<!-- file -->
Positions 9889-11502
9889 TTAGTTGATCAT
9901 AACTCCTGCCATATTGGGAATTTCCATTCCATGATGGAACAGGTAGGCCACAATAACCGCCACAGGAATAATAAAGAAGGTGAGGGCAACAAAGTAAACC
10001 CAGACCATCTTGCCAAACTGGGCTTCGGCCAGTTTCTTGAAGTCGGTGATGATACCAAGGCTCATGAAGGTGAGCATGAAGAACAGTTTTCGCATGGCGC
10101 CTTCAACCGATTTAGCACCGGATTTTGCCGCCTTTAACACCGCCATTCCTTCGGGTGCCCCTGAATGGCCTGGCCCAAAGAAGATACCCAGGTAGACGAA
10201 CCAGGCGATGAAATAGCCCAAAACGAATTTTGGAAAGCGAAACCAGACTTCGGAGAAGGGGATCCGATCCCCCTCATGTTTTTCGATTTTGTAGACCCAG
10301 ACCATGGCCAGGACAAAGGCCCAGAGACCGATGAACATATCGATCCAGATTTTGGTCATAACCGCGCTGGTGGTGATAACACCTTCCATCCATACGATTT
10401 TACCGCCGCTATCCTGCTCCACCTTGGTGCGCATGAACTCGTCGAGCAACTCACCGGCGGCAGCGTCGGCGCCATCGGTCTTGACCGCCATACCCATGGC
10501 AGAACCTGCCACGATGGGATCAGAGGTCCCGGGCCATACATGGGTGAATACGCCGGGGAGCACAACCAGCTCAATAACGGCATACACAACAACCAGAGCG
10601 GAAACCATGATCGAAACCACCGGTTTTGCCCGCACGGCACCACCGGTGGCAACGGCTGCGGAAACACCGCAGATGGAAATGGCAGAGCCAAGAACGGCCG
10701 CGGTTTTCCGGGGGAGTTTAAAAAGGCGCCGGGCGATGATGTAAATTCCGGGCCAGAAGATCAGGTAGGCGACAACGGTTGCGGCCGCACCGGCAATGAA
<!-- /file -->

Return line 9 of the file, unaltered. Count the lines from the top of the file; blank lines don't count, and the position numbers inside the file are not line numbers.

10501 AGAACCTGCCACGATGGGATCAGAGGTCCCGGGCCATACATGGGTGAATACGCCGGGGAGCACAACCAGCTCAATAACGGCATACACAACAACCAGAGCG